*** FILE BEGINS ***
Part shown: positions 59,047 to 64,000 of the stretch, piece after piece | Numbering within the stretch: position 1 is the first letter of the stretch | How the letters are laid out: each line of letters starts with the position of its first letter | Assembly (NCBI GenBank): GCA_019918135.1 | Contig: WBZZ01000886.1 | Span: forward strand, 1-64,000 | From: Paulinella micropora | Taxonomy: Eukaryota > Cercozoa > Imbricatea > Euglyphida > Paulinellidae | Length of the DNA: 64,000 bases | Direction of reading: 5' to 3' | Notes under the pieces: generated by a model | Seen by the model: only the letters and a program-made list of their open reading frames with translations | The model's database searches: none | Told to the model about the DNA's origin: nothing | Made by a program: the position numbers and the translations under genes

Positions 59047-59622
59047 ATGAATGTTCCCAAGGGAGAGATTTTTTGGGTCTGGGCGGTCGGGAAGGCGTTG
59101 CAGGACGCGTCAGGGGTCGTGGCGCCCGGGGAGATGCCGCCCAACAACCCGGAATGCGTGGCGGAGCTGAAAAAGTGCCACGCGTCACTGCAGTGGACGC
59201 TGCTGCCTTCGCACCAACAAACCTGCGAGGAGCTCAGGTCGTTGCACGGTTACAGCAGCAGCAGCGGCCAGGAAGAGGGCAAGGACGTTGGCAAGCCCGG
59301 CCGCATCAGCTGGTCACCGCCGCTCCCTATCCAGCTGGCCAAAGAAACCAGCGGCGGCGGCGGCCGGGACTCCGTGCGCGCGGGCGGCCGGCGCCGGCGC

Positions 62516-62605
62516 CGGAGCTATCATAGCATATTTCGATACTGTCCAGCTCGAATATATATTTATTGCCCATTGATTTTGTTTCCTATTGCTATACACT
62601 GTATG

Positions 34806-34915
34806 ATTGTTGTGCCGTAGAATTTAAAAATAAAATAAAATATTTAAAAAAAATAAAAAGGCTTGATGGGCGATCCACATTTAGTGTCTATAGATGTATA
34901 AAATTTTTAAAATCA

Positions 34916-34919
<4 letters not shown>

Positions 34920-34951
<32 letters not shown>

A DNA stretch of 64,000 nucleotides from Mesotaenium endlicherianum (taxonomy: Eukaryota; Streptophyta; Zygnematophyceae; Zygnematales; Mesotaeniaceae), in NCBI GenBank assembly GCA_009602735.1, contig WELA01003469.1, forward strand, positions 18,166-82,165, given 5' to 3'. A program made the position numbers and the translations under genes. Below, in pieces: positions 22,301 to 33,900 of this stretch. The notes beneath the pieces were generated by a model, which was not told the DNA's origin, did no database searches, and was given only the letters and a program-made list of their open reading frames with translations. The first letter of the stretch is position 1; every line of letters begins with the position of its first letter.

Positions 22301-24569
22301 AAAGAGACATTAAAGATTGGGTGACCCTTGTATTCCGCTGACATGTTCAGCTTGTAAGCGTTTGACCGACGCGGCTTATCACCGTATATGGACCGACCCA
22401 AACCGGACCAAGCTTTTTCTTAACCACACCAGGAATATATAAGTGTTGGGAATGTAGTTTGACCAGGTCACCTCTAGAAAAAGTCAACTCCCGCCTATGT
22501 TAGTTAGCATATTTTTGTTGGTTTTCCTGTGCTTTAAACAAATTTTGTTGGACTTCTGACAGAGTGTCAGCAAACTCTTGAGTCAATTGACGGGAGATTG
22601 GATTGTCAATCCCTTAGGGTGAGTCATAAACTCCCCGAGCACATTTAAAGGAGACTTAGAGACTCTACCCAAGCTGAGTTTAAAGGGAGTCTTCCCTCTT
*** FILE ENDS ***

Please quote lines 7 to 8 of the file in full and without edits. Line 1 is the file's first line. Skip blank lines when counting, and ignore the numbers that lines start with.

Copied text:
Positions 62516-62605
62516 CGGAGCTATCATAGCATATTTCGATACTGTCCAGCTCGAATATATATTTATTGCCCATTGATTTTGTTTCCTATTGCTATACACT